Tuesday, February 17, 2015
Makeup Brush Collection Part 2: Eyeshadow Brush Review
another 3 brushes! this time it's the eyeshadow brushes! technically speaking i have 4, but i'll save that last one for another post because it's not something you can buy on its own.
for a very long time, i work without eyeshadow brushes because japanese eyeshadows have a formula that is best picked up by finger, also, the sheerer colour makes them extremely easy to work with and blend out. even unblended eyeshadow can look really natural, so i never saw a need to use a brush.
of course, as i learnt more about makeup, i realize certain tools are required to achieve certain looks. i purchased my first eyeshadow brush not knowing much. i thought all brushes were made equal - how wrong was i!!!
placed next to iphone 5s for a size comparison.
from top to down: elf eyeshadow "C" brush | essence eyeshadow brush | essence smokey eyes brush
the online reviews for the elf eyeshadow C brush looked good, so i chose it. now i wonder if i'm using it wrongly or not, because i certainly did not experience the positive effect of this brush like the other users. there were only 2 eyeshadow brushes in the studio collection, i picked this over the angled contour brush. on hindsight, i think i should have picked the latter. this is a case of not knowing my needs and wants, which resulted in an unhappy purchase.
i purchased the two essence eyeshadow on a whim because they were really affordable. there're not much reviews online, but the price point is low enough for me to take the risk to test it out, and so i did. i quite like them, in fact, much more than the elf eyeshadow brush. i'll explain more in a moment.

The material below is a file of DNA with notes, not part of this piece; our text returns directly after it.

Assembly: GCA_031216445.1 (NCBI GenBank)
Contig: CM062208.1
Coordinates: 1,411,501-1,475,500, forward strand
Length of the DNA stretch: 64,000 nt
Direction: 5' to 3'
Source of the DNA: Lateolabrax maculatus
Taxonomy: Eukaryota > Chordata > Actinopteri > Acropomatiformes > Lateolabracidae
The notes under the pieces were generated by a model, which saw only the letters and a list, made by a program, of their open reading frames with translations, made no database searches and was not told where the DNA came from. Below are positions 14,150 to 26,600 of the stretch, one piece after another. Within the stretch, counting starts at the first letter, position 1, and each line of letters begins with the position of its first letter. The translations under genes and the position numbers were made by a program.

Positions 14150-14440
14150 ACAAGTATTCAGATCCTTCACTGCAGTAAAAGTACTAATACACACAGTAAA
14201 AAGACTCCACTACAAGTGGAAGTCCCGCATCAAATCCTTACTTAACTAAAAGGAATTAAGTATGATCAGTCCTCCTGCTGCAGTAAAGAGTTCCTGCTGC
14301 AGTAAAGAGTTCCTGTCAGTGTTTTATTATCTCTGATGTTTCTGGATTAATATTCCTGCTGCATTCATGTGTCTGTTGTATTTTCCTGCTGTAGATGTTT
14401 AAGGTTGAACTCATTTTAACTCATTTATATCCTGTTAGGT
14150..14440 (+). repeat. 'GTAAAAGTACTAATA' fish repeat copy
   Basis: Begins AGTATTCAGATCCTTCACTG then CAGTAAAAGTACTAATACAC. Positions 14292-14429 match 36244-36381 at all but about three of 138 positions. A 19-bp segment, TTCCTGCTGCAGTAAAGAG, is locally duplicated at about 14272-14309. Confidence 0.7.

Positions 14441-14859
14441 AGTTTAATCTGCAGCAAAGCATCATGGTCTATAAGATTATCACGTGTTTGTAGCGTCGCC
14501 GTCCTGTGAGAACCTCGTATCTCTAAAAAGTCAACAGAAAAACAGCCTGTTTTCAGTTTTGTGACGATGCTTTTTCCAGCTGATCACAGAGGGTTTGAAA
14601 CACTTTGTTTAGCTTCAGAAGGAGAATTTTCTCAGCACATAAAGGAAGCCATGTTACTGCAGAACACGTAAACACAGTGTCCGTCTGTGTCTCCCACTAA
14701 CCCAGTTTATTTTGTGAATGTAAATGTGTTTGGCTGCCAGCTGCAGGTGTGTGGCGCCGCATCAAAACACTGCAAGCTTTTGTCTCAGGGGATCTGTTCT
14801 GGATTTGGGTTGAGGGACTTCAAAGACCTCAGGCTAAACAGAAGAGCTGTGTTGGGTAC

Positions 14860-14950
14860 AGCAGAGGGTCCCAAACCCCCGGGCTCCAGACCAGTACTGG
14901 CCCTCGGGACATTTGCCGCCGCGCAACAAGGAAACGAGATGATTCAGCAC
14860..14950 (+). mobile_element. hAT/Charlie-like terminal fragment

the elf eyeshadow "C" brush has the shortest bristles compared to the other two. it is also the widest. the essence eyeshadow brush has slightly longer bristles and a narrower width, which suited my smaller features pretty well. the smokey eyes brush is a bullet brush with a round top, the bristle are as long as the eyeshadow brush.
i learnt how important it is to judge a brush not just based on what others say, but also on how they appear. i'm not talking about the superficial packaging or appearance. how the brush look directly affects its application.
comparing the side view of the elf studio eyeshadow "C" brush and the essence eyeshadow brush, you can tell that the former is much more denser (just look at the amount of hair it has! almost twice the width of the essence eyeshadow brush!).
// a denser brush tend to grab onto pigments, making them perfect for sheering out colours.
the roundness of the tip of the brush matters too. the elf studio eyeshadow "C" brush is much more rounded, whereas the essence eyeshadow brush is more tapered. this makes the latter more efficient at packing pigments instead of eating them all up into the brush (which was what the elf brush did to me... and i wondered why my eyeshadows appeared so sheer).
// a more tapered brush is better for packing colours onto the skin, while a rounder brush tend to hold onto pigments.
of course, the texture of the bristle matters too. i noticed the essence eyeshadow brush bristles are not as perfectly straight and smooth as the elf eyeshadow "C" brush, what this means is it has more surfaces to grip powder from the eyeshadow pan. the patting motion will deposit the pigments onto well primed lids.